Skip to Main Content

The Research Process

In this research guide, learn the steps and strategies for an effective research process. Contact a librarian for assistance!

“Research is formalized curiosity. It is poking and prying with a purpose.” ― Zora Neale Hurston

How to Use This Guide

Graphic on a blue background with icons of a street sign, a desktop computer, and a piece of paper with a pencil

In this guide, you will find information to help you:

  • Move through the steps of the research process and how to recognize when to change your plan
  • Locate and select sources for your information need from the Library and the internet
  • Seek help from professionals when needed

This guide discusses research generally without considering unique ways of searching in specific subject-area or assignments so reach out to your Professor or a Librarian for more specific guidance if needed. 

For definitions and resources on Information Literacy skills that are a precursor to the Research Process, see our Information Literacy Skills Guide

The Research Process

The Research Process

(The graphic shows 5 steps of the research process in a circle, around an icon of a computer. Inside the computer it says Research Is a Process.)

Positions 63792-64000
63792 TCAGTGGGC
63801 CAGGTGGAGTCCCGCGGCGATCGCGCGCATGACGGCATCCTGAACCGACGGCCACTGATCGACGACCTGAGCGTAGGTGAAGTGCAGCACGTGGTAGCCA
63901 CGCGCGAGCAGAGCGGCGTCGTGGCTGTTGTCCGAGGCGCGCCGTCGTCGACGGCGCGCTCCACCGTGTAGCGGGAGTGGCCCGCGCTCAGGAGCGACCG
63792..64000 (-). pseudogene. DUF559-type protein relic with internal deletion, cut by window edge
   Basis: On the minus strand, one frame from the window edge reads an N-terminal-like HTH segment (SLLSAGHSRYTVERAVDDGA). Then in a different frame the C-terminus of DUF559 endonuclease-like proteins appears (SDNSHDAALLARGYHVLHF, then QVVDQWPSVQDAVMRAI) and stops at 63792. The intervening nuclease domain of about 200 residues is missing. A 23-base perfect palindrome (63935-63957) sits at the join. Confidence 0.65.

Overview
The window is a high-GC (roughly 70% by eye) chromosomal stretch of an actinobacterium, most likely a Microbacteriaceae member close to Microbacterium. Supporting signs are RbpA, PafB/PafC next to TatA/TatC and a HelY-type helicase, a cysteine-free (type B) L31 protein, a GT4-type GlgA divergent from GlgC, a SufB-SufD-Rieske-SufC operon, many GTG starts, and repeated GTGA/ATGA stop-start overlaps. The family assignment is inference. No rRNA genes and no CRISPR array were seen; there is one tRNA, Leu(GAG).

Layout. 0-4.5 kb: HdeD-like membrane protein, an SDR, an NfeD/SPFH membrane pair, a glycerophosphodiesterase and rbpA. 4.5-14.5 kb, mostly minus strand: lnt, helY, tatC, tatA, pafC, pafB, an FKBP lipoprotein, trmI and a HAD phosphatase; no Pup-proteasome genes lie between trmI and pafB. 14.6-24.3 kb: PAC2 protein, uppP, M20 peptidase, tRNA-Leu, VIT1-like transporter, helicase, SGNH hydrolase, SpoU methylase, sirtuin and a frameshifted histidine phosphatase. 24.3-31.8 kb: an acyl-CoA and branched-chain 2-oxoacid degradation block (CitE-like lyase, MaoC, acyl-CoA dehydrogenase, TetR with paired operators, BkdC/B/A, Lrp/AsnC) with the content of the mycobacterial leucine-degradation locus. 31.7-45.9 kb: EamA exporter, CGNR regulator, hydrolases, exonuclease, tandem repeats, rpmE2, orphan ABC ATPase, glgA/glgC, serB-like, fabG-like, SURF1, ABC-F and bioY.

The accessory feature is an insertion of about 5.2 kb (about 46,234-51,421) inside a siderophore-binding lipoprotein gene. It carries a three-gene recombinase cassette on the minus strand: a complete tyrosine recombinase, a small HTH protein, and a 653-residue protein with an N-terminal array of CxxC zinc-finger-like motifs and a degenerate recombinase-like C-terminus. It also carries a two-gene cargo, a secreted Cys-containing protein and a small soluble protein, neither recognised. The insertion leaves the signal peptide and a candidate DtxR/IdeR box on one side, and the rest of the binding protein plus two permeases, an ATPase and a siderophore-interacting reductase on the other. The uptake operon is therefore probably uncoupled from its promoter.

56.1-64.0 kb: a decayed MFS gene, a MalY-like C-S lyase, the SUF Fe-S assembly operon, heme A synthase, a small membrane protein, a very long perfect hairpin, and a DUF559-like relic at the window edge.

Pace University Libraries logo

Research is not always a one-way process. It is iterative, which means you may need to reflect and repeat steps at certain points. As you move through the steps, especially in an academic setting, don’t be afraid to ask questions, start over, and ask for help!

  1. Decide on your question/topic: Review your assignment & determine a topic to explore. What questions should you ask to explore that topic well?
  2. Locate background info: Look for easy to read sources. Start on Google at places like Wikipedia, articles, newspapers or books.
    1. You might refine your question at Steps 2 or 3!
  3. Find relevant information: Search for information in sources most related to your topic. Use the library databases, Google Scholar, government sources, etc.
  4. Read, Evaluate, & Adjust Searching: Do the sources that you found answer your questions? If not, adjust your searches and locate ones that do!
    1. Do you need more evidence for your argument? Go back to Step 3.
  5. Organize, Write, & Cite: Take notes on each source, write your paper to answer your questions, and cite information you found!

Use the side navigation to learn more about each step.

Creative Commons Attribution-NonCommercial-ShareAlike 4.0 International (CC BY-NC-SA 4.0) License

Created for educational purposes by: Jessica Kiebler


All icons in this guide are sourced from Freepik through

Creative Commons Attribution ShareAlike (CC BY-SA) License Logo  This guide has a Creative Commons Attribution ShareAlike (CC BY-SA) License.

This license lets others remix, tweak, and build upon your work even for commercial purposes, as long as they credit you and license their new creations under the identical terms.